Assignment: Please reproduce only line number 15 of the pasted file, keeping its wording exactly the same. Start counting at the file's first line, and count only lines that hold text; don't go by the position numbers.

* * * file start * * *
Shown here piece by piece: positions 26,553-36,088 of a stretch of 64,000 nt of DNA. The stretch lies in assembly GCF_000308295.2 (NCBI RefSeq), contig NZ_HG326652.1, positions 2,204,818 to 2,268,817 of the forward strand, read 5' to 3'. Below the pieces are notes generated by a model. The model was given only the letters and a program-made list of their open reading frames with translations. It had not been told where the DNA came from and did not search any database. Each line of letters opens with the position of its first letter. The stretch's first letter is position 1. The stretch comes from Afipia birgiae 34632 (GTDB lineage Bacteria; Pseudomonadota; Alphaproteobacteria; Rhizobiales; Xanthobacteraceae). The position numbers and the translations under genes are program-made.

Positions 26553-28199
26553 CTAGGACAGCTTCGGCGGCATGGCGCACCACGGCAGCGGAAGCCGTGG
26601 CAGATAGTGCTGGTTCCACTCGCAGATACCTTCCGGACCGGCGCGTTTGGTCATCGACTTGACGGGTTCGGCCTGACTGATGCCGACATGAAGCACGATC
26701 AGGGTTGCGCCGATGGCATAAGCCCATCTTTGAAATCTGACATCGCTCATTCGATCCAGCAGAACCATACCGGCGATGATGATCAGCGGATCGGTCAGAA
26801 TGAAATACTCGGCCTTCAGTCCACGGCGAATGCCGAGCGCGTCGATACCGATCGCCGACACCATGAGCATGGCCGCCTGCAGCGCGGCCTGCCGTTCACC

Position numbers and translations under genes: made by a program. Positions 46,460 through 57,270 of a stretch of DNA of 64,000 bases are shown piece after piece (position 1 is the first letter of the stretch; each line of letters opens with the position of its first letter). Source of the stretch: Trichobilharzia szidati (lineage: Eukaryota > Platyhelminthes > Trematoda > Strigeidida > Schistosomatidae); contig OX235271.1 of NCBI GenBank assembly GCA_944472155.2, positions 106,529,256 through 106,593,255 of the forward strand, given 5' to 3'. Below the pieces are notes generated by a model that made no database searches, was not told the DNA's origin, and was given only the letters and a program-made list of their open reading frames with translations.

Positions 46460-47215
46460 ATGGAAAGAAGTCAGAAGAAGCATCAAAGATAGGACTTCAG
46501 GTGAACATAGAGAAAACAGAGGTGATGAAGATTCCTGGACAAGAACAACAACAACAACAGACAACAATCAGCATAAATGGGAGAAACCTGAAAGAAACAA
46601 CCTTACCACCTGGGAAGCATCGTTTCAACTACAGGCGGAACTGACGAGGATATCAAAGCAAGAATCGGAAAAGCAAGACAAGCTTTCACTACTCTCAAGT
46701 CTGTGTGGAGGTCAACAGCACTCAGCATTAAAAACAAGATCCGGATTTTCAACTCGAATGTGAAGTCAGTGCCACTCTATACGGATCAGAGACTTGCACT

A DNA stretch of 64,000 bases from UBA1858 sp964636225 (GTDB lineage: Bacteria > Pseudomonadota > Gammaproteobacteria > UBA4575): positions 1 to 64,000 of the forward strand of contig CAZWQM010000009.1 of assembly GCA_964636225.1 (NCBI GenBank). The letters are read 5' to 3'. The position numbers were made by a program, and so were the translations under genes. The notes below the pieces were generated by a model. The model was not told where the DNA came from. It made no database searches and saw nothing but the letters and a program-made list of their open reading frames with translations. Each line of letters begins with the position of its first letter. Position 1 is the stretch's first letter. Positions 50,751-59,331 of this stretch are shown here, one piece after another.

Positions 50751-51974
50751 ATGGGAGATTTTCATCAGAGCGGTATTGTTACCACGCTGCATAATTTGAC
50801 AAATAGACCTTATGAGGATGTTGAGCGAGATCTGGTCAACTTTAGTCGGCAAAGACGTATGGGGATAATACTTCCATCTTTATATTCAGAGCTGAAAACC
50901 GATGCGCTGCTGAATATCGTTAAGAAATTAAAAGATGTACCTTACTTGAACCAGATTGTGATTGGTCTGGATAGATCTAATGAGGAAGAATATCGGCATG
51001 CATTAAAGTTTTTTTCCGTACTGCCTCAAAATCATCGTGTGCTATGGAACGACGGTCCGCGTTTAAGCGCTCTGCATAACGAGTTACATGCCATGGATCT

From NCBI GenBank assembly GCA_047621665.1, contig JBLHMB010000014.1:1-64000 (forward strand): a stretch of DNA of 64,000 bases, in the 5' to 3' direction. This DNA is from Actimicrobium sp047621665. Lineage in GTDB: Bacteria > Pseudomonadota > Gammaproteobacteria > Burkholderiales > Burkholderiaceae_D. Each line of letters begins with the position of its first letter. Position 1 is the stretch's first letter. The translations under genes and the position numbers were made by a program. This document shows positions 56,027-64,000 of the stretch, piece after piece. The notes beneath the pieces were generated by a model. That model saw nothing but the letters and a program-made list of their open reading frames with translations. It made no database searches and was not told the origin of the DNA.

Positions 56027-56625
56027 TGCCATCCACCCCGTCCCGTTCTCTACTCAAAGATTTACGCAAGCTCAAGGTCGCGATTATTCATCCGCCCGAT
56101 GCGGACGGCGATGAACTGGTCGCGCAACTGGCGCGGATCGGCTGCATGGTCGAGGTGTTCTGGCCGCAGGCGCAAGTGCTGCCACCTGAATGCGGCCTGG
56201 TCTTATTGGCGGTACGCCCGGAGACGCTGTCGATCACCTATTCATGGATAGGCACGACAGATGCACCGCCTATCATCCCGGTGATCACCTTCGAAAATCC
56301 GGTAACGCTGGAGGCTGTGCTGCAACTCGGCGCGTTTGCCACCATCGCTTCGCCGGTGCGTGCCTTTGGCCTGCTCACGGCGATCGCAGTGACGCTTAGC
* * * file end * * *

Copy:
50751 ATGGGAGATTTTCATCAGAGCGGTATTGTTACCACGCTGCATAATTTGAC